I just came across an article with some really useful tips about configuring Hadoop Hive and then connecting to it from iReport. After configuring Hive, it then shows an interesting query example using exploding lateral views(!!). Don’t worry, the article explains what the lateral view HiveQL syntax means. It’s a great big picture view of getting Hadoop configured well and then performing reporting or analysis tasks on it.

Take a look at this short tutorial covering Hadoop Hive configuration and iReport. Maybe someday soon they add the next step of performing more Ad Hoc analysis using JasperReports Server as well.

3 February 2012

Collections in reports on MongoDB

Filed under: iReport, JasperReports — Tags: , , , — mdahlman @ 15:25

Collections in Collections

MongoDB stores data in collections which correspond to tables in relational databases. These collections hold data like Strings and Numbers and… Collections. These Collections are generally Arrays. (Always Arrays?) A classic example is orders which have order_line_items. In a normalized relational database you would have one table order_line_items with a foreign key pointing to the table orders. A query might look like this:

     select o.order_id, o.customer_id, oli.order_line_item_id, oli.product_name, oli.quantity
     from orders o
          inner join order_line_item oli on ( oli.order_id = o.order_id )

The result of this query will be a tabular result set which JasperReports or any other report engine will have no trouble processing.

But that same data set is likely to modeled in MongoDB as single collection called orders. Each record will have an order_id, a customer_id, and an array of order_line_items. For many purposes this is ideal. A program can retrieve a few orders, it can iterate through the order_line_items, and it can process them however it likes. But this handling of Arrays within other records poses some pitfalls for many standard reporting scenarios.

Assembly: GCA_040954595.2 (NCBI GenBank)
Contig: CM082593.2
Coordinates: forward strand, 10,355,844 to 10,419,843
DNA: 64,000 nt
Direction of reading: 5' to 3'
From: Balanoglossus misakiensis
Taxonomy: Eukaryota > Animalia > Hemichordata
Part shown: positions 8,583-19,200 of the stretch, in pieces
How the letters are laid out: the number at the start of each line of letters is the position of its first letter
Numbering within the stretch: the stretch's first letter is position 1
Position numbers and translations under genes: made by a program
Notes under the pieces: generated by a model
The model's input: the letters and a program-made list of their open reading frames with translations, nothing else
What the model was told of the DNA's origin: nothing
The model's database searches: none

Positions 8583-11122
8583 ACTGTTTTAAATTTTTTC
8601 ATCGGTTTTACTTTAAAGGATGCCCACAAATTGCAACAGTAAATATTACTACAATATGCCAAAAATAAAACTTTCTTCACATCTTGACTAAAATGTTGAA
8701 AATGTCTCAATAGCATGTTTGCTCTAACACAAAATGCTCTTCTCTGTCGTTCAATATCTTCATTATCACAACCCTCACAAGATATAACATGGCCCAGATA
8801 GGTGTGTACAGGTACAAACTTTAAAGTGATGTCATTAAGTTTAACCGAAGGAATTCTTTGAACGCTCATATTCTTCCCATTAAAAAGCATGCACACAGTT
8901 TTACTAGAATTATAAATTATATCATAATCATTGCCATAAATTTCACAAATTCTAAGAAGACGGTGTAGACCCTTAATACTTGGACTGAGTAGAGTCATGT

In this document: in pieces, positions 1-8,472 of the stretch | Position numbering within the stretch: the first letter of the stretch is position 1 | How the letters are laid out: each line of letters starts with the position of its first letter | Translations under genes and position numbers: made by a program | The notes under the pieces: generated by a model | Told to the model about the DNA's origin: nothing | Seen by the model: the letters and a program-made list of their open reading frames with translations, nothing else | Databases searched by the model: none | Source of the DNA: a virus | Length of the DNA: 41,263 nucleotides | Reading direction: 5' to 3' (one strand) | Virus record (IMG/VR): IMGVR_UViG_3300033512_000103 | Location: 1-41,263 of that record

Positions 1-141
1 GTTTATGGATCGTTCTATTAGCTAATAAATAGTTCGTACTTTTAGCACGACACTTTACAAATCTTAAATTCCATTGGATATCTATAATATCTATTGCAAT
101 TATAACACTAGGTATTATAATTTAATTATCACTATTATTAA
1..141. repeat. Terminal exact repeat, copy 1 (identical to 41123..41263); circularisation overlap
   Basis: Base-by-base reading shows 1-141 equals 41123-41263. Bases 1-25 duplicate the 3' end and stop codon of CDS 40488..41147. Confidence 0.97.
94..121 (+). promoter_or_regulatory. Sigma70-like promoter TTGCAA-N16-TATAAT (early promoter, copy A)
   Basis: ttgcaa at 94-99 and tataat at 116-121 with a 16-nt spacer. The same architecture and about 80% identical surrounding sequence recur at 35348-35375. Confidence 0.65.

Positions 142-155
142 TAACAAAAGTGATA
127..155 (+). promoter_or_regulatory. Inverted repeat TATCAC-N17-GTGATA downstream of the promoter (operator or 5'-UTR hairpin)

Start Simple

In the simplest case, the Arrays have N elements where N is known at design time. Think of the field ‘location’ storing longitude and latitude. We know that the Array ‘location’ will always contain two elements. We know ‘location[0]’ can be treated as the longitude, ‘location[1]’ is the latitude, and we can safely ignore ‘location[17]’ in all of our reports.

The Jaspersoft MongoDB connector handles this case fantastically well. Consider this example.

       "id" : "1001",
       "cust" : "abc",
       "lines" : [
         { "line number" : "line1", "product" : "ProdA" },
         { "line number" : "line2", "product" : "ProdB" }
MongoDB Query Editor

The fields are automatically determined by the "Fields Provider" mechanism.

I add a few orders following the pattern shown above. Then I query them using the simplest possible query in the iReport query designer:

     { 'collectionName' : 'orders' }

You can see that iReport does a bunch of work for me automatically. After I click “Read Fields” it retrieves all of the  documents. It parses them to find the fields. It sees that ‘lines’ contains an array of items. It creates fields corresponding to these items: ‘lines.0.line number’, ‘lines.1.line number’, etc.

Granted, it’s a simple case. But that’s a solid foundation to start from.

Handle Complexity

This is a good example of why the default behavior is not good enough. At the time I’m designing the report, no order has more than 3 lines. But in the future I will have orders with many more lines. I need the report to handle N order lines correctly where “N” is not known at design time.

The first thing you must do is add another field to the report manually. The “Fields Provider” automatically makes all of the leaf-level nodes in the document available. That includes fields like “lines.0.line number” and “lines.0.product”. But you need to manually tell it you want the whole thing without reaching into its components.

Add a field called “lines” with data type “java.util.Collection”.

The MongoDB connector will now bring back your Array of N order_lines as desired. But how can you display them intelligently in a report?

Complexity via cop-out

I could treat the field ‘lines’ as a Collection, then simply convert it to a String and display this. In certain cases this could be useful. In general… yuck. I get something like this:

     [ { "line number" : "line1" , "product" : "ProdA"} , { "line number" : "line2" , "product" : "ProdB"} , { "line number" : "line3" , "product" : "ProdA"}]